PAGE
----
For example, a consumer for a given application may be deployed in a single AZ, and if Follower Fetching is enabled, this consumer will read only from the broker in that AZ. If the follower partition falls out of the ISR, consumers will be unable to consume records whose offsets exist locally but are not yet known to be committed, or whose offsets are known to be committed but do not yet exist locally. Both of these situations will manifest as unavailability. This is a common case in organizations with a shared Kafka cluster that many application teams use to source data.

In the worst case, consumer applications may be deployed in an Availability Zone that has no overlap with the Kafka cluster, which results in 100% misalignment between the consumer and Kafka. Due to the cost of replicating data across AZs and the complexity of maintaining local replicas, Kafka clusters normally span a maximum of three AZs. Simply stretching the cluster to another AZ to ensure zone alignment with the consumer normally negates the cost savings achieved by zone alignment, and increases the complexity of managing the cluster.

These complications are due to Kafka's replication protocol, which replicates data between brokers' local disks. In addition, because brokers are stateful systems and changing where the brokers are deployed is nontrivial, once a decision is made regarding which AZs to deploy the brokers in, it is difficult to change.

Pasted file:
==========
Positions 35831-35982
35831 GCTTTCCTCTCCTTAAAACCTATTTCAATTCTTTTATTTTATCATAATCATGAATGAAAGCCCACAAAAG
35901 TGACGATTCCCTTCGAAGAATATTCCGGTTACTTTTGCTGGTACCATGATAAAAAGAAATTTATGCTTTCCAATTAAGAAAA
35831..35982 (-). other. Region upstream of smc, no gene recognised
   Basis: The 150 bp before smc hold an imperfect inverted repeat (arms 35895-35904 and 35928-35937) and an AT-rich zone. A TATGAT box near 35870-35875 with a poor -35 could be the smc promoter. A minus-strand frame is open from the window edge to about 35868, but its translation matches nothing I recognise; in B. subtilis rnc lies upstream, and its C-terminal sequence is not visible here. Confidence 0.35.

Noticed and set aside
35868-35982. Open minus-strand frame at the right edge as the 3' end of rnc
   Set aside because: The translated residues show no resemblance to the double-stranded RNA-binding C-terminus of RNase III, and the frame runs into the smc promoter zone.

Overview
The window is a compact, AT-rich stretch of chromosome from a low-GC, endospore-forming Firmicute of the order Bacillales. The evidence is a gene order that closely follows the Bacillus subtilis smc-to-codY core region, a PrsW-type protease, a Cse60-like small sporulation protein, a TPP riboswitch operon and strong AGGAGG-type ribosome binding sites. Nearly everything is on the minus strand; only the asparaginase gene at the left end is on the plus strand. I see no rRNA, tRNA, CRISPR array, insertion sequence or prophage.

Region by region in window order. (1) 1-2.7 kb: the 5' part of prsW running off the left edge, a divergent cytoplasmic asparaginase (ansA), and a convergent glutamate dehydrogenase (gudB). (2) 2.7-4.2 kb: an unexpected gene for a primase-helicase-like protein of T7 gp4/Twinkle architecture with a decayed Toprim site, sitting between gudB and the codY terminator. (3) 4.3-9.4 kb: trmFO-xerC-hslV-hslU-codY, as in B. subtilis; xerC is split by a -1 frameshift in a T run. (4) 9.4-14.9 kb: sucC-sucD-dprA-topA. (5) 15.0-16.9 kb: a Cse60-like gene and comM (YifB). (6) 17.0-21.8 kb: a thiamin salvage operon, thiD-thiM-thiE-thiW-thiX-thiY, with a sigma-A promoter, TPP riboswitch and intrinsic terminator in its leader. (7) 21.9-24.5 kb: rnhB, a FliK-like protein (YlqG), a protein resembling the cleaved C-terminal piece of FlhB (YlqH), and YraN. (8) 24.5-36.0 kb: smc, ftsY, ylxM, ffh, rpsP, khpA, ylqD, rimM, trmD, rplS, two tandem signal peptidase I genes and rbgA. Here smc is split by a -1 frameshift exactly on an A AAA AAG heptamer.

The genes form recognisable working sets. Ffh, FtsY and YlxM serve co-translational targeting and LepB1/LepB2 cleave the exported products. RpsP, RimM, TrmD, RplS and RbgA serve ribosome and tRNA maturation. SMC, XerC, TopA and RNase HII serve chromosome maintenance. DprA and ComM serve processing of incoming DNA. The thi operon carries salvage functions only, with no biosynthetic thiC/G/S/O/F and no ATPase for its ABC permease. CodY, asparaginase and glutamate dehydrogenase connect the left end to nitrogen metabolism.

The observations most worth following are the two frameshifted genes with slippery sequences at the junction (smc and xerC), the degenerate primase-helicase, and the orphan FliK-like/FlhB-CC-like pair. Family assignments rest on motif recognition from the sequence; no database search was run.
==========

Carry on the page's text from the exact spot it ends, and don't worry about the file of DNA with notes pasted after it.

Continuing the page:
Because WarpStream Agents are stateless, and WarpStream is designed specifically to avoid cross-AZ data transfer fees, achieving zone alignment between Agents and clients is trivial. In the case where the consumer has partial alignment with the cluster, WarpStream incurs zero cross-AZ data transfer charges because there is no concept of a "leader" partition. Consumers can fetch data from any partition, from any Agent, and reads occur within the same AZ due to the caching approach discussed above. In the case where there is zero alignment between the consumer and the cluster, users can trivially deploy Agents in the correct Availability Zone.